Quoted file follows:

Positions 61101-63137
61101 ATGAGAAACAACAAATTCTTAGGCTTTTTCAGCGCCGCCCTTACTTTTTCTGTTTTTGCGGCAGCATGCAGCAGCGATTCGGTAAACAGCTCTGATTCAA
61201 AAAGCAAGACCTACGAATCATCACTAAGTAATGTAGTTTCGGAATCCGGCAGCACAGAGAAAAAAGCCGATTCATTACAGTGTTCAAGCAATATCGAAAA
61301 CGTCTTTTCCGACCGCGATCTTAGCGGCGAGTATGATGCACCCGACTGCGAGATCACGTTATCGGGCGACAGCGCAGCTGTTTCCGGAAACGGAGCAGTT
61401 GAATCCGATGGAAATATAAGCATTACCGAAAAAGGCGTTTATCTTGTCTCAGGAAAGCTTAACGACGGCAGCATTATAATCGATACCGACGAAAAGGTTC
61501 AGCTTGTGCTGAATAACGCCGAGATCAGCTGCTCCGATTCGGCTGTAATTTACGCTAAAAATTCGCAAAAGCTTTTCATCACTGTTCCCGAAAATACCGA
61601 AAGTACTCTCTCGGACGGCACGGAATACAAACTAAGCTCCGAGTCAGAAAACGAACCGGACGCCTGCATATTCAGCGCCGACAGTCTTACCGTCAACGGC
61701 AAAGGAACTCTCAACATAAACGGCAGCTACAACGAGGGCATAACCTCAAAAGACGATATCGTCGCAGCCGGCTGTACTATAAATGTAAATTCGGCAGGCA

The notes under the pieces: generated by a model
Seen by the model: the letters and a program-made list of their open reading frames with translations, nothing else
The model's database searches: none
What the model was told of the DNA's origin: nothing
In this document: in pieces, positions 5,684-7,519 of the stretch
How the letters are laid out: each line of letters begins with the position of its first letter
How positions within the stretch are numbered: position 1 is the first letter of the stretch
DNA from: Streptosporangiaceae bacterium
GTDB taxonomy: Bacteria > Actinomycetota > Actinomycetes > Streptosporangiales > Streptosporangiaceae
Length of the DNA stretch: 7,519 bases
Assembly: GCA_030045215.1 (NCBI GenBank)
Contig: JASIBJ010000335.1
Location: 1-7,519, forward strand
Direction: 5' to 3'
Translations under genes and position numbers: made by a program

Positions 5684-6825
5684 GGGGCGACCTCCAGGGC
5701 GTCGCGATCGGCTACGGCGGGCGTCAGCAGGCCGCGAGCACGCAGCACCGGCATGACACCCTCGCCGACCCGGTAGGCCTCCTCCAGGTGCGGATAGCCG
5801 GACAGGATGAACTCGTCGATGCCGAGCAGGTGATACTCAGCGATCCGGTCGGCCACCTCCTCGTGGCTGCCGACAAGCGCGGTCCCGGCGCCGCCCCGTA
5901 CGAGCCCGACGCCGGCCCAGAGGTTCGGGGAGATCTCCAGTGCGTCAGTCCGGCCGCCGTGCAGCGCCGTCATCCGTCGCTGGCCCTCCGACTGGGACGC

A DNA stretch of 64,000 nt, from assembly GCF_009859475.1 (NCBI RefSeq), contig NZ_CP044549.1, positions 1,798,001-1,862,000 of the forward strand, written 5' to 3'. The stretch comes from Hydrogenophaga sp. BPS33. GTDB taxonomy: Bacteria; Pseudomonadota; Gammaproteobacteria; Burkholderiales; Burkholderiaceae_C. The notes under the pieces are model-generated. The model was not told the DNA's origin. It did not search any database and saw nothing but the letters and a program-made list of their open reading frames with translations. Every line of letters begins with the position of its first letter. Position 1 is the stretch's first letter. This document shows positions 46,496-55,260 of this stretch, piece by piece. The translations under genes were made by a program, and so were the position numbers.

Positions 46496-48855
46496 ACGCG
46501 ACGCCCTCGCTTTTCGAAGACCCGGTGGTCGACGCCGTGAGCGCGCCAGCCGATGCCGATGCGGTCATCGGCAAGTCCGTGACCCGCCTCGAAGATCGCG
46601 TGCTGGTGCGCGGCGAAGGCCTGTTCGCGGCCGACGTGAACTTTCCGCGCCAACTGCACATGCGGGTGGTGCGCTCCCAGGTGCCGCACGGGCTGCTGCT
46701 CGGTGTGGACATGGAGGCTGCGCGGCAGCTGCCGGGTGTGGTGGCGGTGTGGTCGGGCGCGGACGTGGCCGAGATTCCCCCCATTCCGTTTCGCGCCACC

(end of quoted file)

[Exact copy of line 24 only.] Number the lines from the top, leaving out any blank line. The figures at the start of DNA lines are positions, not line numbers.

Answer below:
Positions 5684-6825